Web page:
LONDON – A Moscow-based investor has helped MRAM startup Avalanche Technology Inc. (Fremont, Calif.) close a third round of equity funding at $30 million. The money will be used to "productize" the company's technology, which the firm says is ready for action in applications such as solid-state drives.
The $30 million raised brings the total invested in the company since its formation in 2006 to about $50 million.
The money will be used to bring Avalanche's spin-transfer torque magnetic random access memory (STT-MRAM) non-volatile memory chips into production. These will be based on Avalanche's proprietary spin-programmable memory (SPMEM) technology, which the company claims combines spin-current and voltage switching to allow lower write current, smaller cell size and scalability to future technology nodes and radiation-hard applications.
Avalanche did not state what size of stand-alone memory it intends to bring to market or when. But on its website the company states it has produced 64-Mbit STT MRAMs on 65-nm low
power CMOS processes on 300-mm diameter wafers at multiple foundries.
The memory is expected to be utilized in solid-state storage such as solid-state drives (SSDs), the company added.
Avalanche also ostates on its website that its cell size roadmap begins at 15F2 and extends below 1.0F2 to be less than 20 percent of the relative size of any current memory device.
That's indeed interesting. I had phrased my question in the wrong way, I was intrigued by Crocus going a non-foundry route, similar to Everspin, but still different since it is a JV between Crocus and Rusnano.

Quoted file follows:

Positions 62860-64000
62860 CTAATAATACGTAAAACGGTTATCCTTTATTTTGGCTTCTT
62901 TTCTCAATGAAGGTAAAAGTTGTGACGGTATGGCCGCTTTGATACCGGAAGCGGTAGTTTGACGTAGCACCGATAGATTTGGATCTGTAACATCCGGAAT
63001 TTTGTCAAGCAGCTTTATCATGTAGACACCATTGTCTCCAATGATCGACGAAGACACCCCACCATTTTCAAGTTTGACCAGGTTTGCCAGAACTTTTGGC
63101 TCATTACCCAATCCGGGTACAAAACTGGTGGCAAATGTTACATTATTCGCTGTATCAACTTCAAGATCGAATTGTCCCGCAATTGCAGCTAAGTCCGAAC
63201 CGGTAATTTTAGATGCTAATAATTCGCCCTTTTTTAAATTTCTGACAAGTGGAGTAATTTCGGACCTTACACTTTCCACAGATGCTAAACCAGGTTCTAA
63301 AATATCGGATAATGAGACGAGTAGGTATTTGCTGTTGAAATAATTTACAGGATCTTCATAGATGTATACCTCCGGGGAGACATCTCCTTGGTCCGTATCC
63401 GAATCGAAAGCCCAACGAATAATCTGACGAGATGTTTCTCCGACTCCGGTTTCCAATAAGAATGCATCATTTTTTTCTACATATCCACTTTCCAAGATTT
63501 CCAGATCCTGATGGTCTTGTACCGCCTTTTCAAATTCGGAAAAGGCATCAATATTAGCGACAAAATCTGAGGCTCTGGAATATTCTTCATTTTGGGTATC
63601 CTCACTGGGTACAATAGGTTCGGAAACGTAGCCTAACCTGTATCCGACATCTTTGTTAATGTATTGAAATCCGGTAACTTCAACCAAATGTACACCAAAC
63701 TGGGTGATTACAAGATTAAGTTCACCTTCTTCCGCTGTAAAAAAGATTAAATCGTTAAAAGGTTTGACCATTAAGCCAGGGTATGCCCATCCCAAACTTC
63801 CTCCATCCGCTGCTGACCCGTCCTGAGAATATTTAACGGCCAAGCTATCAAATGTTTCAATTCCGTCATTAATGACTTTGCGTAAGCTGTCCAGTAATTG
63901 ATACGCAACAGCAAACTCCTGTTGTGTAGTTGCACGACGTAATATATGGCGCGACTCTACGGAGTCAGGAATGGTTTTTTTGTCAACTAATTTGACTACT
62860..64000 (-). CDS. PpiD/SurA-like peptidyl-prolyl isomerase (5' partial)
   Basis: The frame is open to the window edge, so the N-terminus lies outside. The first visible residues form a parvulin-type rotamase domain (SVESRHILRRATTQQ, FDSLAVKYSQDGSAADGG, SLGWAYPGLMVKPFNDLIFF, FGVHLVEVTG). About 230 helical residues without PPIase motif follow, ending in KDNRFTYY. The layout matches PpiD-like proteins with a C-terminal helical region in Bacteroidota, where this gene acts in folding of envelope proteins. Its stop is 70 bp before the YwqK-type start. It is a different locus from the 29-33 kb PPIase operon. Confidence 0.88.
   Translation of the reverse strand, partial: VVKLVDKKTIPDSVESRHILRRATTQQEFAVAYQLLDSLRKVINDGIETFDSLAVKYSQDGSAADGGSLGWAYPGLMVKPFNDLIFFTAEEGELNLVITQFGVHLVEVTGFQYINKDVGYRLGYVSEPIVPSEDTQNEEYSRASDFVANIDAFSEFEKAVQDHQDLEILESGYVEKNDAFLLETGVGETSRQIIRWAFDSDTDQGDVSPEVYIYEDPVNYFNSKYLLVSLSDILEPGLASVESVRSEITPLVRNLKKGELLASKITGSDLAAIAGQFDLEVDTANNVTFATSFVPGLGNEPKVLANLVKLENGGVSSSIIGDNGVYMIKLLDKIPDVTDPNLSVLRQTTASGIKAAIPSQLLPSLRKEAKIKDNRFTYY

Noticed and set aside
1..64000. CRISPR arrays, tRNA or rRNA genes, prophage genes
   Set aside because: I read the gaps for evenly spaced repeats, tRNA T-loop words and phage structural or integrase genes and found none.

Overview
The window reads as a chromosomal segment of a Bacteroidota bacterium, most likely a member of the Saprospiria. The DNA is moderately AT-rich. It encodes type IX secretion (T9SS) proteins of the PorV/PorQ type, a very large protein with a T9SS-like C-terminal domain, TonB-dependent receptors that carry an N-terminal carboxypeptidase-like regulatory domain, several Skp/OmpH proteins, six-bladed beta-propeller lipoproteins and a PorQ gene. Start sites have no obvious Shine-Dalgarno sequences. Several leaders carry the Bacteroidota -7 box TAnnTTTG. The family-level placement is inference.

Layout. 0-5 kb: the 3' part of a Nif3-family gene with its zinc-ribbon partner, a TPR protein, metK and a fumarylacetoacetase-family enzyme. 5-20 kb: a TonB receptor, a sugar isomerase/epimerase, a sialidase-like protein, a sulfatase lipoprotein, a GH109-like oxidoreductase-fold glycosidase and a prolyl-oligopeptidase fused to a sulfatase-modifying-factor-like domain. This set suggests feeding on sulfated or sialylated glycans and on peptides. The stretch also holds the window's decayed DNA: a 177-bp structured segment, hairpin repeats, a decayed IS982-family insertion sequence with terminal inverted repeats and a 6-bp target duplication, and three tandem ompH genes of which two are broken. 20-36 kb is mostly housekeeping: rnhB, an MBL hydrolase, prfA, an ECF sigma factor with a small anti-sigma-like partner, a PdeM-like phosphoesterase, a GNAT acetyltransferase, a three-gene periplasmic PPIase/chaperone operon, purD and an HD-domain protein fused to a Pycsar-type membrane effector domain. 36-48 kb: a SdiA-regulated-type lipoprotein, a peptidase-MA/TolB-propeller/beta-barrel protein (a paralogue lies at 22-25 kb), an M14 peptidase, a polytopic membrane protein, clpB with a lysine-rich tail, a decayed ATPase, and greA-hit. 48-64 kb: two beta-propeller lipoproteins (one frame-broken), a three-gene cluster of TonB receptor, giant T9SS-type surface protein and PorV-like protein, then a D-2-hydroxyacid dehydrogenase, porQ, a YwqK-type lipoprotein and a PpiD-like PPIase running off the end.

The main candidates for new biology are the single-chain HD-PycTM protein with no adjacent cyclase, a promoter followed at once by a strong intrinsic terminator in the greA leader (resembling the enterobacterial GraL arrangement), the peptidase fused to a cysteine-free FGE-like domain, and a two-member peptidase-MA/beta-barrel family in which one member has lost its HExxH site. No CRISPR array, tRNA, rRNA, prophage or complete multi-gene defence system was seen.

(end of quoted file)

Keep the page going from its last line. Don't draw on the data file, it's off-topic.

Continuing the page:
Yes, it was like a highly unreliable light tank! but that was pretty much a norm in Eastern Europe these days...East German Traubants were made out plastic, you could throw an apple at it and the body would bent ;-)
The building was built in 1929 and has only seen auto and military fabrication. It has been shuttered since bankruptcy in 2002 except for a partial occupation to build some Renaults in 2005 before going bankrupt, again. State of the art...
thank you @xprmntl..."former auto plant “Moskvich” in Moscow"...this is very nostalgic for me! my dad owned a "Moskvich", since most people are not familiar with it just a single comment: "Moskvich" was one of the early East European cars in the 50-ties...glad to see that MRAM memories with be manufactured now (so it seems, the link still talks about the future)...Kris
Interesting..." In May 2011, Crocus Technology Inc. (Santa Clara, Calif.) announced it would receive an investment of about $300 million in a round led by Rusnano, the Russian state-owned nanotechnology fund, with most of the money earmarked for the creation of a manufacturing joint venture in Russia"...anyone knows whether this $300M fab has been built? Kris
David Patterson, known for his pioneering research that led to RAID, clusters and more, is part of a team at UC Berkeley that recently made its RISC-V processor architecture an open source hardware offering. We talk with Patterson and one of his colleagues behind the effort about the opportunities they see, what new kinds of designs they hope to enable and what it means for today’s commercial processor giants such as Intel, ARM and Imagination Technologies.